I find two pairs of blue rubber work pants with reflective flashing on them, dirty but like new. I hold them up to everyone “Quieres?”
The old man gives me the shooing motion again. I hold the far-too-big-for-me pants up to my body and look up to everyone, and then down again, asking if they look ok with my body language. We all laugh.
My cart is full.
“Buen dia! Muchas gracias! Regresar!” Everyone waves goodbye.
The man whose name I didn’t catch is David.
Antonia told me it was customary to bring Coke as a thank you for someone’s help, so I bring two liters of Coke and some neon colored cups with me in my cart. I place the Coke on the chair I used two days earlier to hoist me over the pile. “Hola! Buenos dias! Para ti,” I say to David. He smiles and says something I don’t understand.
Juan arrives and I point to the Coke, “Para ti!” He pulls out a bottle from his pocket, “Tequila!” I make a mixing motion with my hands. We laugh together and I notice his toothy grin and the way his arm hangs in a sling.
I find an old clock, wires, a black boot, and old Christmas ornaments amongst the citrus rinds that have been juiced.
David is shuffling around in the room that I assume to be the office. He beckons me over with his hand, the opposite of the shooing motion. He holds out a bottle opener and a brass pendant that both say ‘PERU’ on them. “Ah! Muchas gracias! Que bueno!” He classified these as something I would want. They quickly become sentimental objects to me as I inspect them next to the trash pile. I point to the dog at David’s feet. “Tu perro?” “Si, Daisy.” Daisy looks up at me like she is also trying to understand why I am there. David smiles to himself as he continues to sort through the small pile of trinkets on his desk. “So cute!”
I find a collection of old X-rays, and I hold them up to the light. “Look!” Juan looks at them with me, and he points to his shoulder. He speaks so fast that I can’t keep up, but I make out the word “duele.” He makes motions and winces his face, acting out his shoulder being dislocated and then put back in. The story goes on for a while and I nod my head with a concerned look, “Ah, si duele.” He pulls out the tequila again and points to his shoulder, “Ahhhh entiendo, tequila porque duele!” I understand now.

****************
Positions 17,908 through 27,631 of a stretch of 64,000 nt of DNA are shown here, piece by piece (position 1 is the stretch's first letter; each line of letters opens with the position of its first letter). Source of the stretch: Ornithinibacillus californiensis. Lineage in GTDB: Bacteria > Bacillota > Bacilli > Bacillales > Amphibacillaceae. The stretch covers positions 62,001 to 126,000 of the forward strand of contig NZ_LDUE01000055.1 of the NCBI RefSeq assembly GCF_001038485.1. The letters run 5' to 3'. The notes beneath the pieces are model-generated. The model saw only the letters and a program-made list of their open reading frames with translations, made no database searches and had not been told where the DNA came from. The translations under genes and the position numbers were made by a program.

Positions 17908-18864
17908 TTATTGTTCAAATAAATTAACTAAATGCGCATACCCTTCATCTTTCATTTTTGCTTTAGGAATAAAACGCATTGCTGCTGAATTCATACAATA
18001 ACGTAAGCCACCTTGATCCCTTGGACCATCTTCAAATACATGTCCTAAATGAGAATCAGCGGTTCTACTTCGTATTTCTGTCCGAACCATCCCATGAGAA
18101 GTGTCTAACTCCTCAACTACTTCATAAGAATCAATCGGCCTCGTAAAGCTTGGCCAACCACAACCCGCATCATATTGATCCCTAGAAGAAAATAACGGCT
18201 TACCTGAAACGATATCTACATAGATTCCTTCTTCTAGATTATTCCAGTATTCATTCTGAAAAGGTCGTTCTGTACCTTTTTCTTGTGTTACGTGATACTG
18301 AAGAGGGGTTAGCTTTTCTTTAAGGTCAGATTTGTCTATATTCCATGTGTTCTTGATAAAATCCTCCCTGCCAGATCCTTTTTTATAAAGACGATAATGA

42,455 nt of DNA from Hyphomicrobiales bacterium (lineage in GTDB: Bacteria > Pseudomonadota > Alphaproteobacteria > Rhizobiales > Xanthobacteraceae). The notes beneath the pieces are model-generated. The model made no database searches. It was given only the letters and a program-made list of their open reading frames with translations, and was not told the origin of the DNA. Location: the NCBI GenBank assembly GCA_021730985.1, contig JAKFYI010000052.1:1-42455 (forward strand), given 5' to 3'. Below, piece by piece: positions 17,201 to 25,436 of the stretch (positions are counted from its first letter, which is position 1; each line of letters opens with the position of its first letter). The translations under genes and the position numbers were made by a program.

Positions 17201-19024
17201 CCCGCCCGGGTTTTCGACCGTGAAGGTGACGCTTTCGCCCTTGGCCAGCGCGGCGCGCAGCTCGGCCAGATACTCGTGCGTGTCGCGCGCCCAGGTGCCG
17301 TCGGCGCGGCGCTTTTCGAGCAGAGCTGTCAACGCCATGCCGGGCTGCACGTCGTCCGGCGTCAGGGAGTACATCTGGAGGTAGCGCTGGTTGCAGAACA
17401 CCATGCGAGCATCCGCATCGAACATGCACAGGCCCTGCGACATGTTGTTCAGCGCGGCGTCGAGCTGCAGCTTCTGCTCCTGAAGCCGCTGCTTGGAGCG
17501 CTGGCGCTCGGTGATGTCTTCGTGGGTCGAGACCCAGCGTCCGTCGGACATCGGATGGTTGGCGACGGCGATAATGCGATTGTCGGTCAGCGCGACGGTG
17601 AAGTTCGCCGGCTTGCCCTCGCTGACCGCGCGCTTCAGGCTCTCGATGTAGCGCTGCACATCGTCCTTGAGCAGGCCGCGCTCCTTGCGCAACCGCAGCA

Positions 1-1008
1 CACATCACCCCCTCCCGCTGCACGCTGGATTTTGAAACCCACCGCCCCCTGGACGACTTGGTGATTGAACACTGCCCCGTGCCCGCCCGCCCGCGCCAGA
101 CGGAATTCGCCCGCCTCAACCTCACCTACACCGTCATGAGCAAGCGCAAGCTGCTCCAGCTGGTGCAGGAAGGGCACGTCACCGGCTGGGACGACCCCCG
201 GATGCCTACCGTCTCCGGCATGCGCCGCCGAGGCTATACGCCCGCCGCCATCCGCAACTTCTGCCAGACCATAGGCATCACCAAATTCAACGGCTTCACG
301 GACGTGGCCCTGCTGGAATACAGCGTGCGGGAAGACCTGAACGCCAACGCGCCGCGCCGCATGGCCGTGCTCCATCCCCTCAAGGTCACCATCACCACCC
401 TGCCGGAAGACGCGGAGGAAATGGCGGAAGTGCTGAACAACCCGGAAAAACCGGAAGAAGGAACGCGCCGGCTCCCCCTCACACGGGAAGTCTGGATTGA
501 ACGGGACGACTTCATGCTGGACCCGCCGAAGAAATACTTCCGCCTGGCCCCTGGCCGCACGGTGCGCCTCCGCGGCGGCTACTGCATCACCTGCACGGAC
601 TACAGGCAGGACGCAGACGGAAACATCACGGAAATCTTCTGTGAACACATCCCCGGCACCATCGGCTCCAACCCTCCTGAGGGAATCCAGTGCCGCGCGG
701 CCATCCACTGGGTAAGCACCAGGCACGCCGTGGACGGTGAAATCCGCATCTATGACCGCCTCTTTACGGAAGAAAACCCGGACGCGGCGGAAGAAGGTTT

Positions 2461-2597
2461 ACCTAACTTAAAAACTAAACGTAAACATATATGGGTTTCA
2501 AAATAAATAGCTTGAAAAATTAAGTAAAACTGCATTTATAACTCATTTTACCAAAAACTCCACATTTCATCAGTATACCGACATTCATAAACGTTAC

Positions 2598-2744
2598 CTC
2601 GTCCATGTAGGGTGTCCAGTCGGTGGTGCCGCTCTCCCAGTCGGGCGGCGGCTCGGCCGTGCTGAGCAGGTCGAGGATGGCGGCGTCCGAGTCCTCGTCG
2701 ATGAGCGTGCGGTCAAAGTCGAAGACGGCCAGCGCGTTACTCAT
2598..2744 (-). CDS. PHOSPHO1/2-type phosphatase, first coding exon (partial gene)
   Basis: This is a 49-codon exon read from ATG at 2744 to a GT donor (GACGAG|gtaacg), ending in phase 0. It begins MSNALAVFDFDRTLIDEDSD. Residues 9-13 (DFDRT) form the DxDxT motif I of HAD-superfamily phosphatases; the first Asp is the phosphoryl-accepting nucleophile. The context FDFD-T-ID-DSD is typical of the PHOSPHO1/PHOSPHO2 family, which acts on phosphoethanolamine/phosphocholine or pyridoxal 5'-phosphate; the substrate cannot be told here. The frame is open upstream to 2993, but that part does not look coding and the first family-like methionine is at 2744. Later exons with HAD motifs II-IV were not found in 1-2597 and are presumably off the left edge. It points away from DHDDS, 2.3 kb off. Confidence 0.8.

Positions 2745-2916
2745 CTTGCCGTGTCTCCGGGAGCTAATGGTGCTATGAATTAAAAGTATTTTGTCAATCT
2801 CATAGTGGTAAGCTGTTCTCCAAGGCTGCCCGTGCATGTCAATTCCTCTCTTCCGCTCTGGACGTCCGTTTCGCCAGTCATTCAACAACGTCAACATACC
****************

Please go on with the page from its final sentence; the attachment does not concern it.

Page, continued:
David jumps down from the office. “De donde eres?”
“Dime tu nombre otra vez?”
We all stand in semi circle and I try to describe what I’m doing in my ramshackled Spanish.
“Estoy aqui para un mes. Hacer arte en el studio cerca de aqui. Hacer arte con objetos” I point to the piles. “Ahh si.” Looks of curiosity turn into understanding and I feel a shift in comfortability within the semi circle. “Agraciendo!” I motion to them and the objects. David says something I don’t understand.
“Regresar. Buen dia!!” “Igual!”
Day 6: Juan is still drinking tequila. I spot an orange silla with paint splatters on it underneath multiple bags of trash. I try to tug it out, but it is really wedged in there. I pull and pull, and consider whether the whole trash bag wall will collapse if I actually do get it out, and whether that’s a problem or not. Juan sees me struggling and comes over to help, and Daisy wanders over to spectate. Together we lift the heavy bags off of the top. He lifts, and I excavate the chair. “Muchas gracias!” We high five.
I keep looking in a pile near the office and realize David is laying down on the couch. I find one bota blanca and hold it up to him. “Quieres?” I wonder if this pile is for keeping or reselling.
“Si”. I wonder if I am bothering him...He gets up from the couch and plunders through a small pile near the office and unearths the other white boot and hands it to me.
“Mejor.” I agree. I guess if he is still participating in collection, I’m ok.
I find two umbrellas, a small shelf, and a pair of yellow rain pants. I place the small shelf off to the side, and notice Juan carefully dusting off the top of it with his hand. It strikes me that I’ve never seen him clean any other objects at the dump before. My choice to bring it with me changed the way he interacted with the objeto.
Juan and David are discussing something that I can’t understand. I feel like it might have to do with me so I walk over. David says something to me but I only catch the words “comida” and “pollo”.
“Quiero entender. Quieres comida?” David nods. Now I understand we are talking about another exchange.
“Ah si si! Pollo para ti!” He smiles. I wonder if he means an uncooked chicken or prepared. I try to ask him if he wants me to cook it and we fumble over pauses, words, and hand motions for a while.
“Kentooky!” David says.
“Kentooky??? ....Ahh! Kentucky! Kentucky Fried Chicken!” I say. “Si Si!” “Kentucky Fried Chicken para ti! Regreso con pollo. El pollo de Estados Unidos!” I point to myself and we all laugh.
I walk by the dump later in the day and call out to David, “Pollo!” and he winks at me.